Larry Bagnell Liberal Yukon, YT

Mr. Speaker, I was never so shocked as I was yesterday in the House when Her Majesty's loyal opposition actually proposed in a member's statement that they would help first nations people after all the times they have voted against land claims agreements. Nothing has changed. We added money to the budget to help aboriginal people and we are making progress, but that party voted against that, and those members speak against it in their speeches.

This morning one of their members talked about our quiet member for Nunavut who was speaking up for the rural aboriginal people in northern Canada and who actually went against our party on a motion. They said this was procedural wrangling.

They originally supported and now are voting against our budget that has money for health care for aboriginal people, lifelong learning, housing, economic opportunities and land claims. The opposition has the absolute nerve to suggest, after all these attacks on the progress for aboriginal--

An Act to Authorize the Minister of Finance to Make Certain PaymentsGovernment Orders

1:55 p.m.

The Acting Speaker (Mr. Marcel Proulx)

The hon. member for Portage—Lisgar.

An Act to Authorize the Minister of Finance to Make Certain PaymentsGovernment Orders

1:55 p.m.


Brian Pallister Conservative Portage—Lisgar, MB

Mr. Speaker, I will be splitting my time with the very exciting and prominent new member of the House of Commons, the member for Edmonton—Spruce Grove.

In my four minutes I would like to refer to a Toronto story. I know the Toronto Star is hardly a bastion of conservatism, but it has an article that says, “PM's spending spree smacks of desperation”. It certainly does, but it also should strike fear into the hearts of anyone who understands fundamental money management.

We are talking about $1.25 billion a day for the last three weeks that has been committed by the government opposite in contravention of the most fundamental principles of money management, without due regard for the process of evaluation, and without a plan. The Liberals are so desperate for ideas over there that they have gone to the NDP for help. It is pathetic. If Canadians wanted an NDP budget, they would have elected more than 19 members of Parliament for that party. They did not.

An article in the Globe and Mail today was entitled “Liberal spending blitz hits $19.5 billion”. It said:

Toronto-Dominion Bank chief economist Don Drummond said he believes the Liberals are obliged to table an economic update to tell Canadians how all this new spending fits in the fiscal plan.

It went on:

To tell you the truth, I would think everybody's sort of lost track.

The fact of the matter is that the government is desperate. It is corrupt. It is indecent and dangerous. It is selling this country's fiscal future down the river as it will do anything to cling to power. It is trying to cover up a vote buying scandal with another vote buying scandal. It is trying to buy its way out of trouble. One thing is absolutely for certain, Canadians are on to it. Canadians understand what got the Liberal Party into this mess and Canadians are not interested in being bought by their own money.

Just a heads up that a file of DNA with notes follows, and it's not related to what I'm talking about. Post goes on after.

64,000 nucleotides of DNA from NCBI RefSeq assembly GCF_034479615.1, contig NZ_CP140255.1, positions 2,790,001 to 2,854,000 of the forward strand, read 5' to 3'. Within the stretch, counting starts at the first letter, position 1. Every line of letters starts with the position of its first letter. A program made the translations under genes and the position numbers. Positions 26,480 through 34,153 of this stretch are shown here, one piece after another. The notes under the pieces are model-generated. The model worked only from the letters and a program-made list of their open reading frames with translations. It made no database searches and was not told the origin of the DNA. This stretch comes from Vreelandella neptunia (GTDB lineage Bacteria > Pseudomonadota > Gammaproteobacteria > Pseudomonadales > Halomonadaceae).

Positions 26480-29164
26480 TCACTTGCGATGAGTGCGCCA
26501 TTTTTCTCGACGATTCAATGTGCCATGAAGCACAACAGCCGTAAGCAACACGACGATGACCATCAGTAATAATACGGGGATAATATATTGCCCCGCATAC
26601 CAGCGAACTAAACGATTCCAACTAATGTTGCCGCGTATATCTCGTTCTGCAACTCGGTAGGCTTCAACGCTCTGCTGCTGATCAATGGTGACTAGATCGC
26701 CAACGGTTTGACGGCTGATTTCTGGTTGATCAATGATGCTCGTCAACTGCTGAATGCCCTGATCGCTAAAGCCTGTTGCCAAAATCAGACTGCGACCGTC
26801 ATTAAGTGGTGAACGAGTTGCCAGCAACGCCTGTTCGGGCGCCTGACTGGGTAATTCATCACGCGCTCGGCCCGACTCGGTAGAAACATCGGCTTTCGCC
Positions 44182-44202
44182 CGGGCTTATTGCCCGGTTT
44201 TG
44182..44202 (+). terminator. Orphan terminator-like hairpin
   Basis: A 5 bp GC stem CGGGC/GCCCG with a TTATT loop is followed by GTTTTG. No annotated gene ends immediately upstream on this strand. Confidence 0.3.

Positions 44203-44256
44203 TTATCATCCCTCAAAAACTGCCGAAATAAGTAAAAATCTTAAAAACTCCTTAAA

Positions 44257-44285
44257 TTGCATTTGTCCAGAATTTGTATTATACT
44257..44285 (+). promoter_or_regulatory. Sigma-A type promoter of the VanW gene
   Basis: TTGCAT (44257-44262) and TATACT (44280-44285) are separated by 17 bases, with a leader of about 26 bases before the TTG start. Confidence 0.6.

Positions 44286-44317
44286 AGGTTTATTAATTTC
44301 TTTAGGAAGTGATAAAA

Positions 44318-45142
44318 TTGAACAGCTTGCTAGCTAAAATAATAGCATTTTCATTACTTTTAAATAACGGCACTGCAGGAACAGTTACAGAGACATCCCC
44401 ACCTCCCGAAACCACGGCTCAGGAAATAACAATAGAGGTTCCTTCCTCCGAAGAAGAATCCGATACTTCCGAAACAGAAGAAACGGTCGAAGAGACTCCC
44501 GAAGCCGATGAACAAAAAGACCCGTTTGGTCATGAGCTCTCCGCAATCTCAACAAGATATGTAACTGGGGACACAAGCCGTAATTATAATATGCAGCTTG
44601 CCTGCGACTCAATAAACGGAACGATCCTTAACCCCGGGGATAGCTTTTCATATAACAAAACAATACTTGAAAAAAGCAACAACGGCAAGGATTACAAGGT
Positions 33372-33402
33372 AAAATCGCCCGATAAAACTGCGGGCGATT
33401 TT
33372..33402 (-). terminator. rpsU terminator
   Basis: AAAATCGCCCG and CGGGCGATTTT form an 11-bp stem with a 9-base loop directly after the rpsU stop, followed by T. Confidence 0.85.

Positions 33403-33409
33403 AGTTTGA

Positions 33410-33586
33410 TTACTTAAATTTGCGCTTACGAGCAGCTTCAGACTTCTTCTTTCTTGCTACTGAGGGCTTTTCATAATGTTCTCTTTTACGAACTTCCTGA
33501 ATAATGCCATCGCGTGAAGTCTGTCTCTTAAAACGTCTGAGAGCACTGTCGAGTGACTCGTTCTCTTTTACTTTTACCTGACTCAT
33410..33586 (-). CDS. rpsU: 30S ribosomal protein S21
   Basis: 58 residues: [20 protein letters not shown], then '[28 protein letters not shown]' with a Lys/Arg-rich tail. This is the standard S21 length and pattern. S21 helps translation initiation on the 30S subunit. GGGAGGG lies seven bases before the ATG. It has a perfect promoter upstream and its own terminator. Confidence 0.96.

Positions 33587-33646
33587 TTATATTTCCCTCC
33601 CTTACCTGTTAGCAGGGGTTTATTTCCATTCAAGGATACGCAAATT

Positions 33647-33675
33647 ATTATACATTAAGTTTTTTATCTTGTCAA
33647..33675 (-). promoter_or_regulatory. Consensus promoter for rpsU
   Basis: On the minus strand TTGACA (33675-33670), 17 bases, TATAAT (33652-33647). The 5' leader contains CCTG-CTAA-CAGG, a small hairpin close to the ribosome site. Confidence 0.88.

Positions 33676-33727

Here is another comment from another article today. This is interesting. This is from Michael Murphy, senior vice-president of policy for the Canadian Chamber of Commerce. He said:

The government has clearly made a decision to spend its way to the next election. They've now basically said: “To heck with that budget, here's new stuff”.

It's back to the future for the Liberals. This is what got us into the massive deficit financing of the past, the whole principle of concentrating benefits, making promise after promise regardless of the legitimacy of the spending or regardless and disrespectful of a plan of any kind.

They threw it around in a one and a half page bill that the NDP members sold themselves out for. We knew that the NDP members would prostitute themselves, but they did it cheaply in this case because this is a one and a half page bill with no commitments on the part of the government other than to do orders in council in broad general categories.

For example, the Liberals claimed to care about aboriginal housing. They are going to address aboriginal housing, but without a plan, how can they possibly do that?

An Act to Authorize the Minister of Finance to Make Certain PaymentsGovernment Orders

2 p.m.

The Acting Speaker (Mr. Marcel Proulx)

It being 2 o'clock we will now proceed with statements by members.

Asian Heritage MonthStatements By Members

2 p.m.


Yasmin Ratansi Liberal Don Valley East, ON

Mr. Speaker, May marks Asian Heritage Month, an occasion for Canadians across the country to reflect on the contributions of people of Asian heritage to the building of Canada.

Asian Heritage Month was first celebrated in Toronto in 1993, followed by celebrations in many cities across Canada. In December 2001 the government officially recognized the month of May as Asian Heritage Month. In schools, community centres and workplaces Canadians are invited and encouraged to improve their understanding and appreciation of the often neglected yet important contributions Asian Canadians have made to our country.

As elected representatives, we should take pride in the accomplishments of all the diverse citizens of this remarkable country.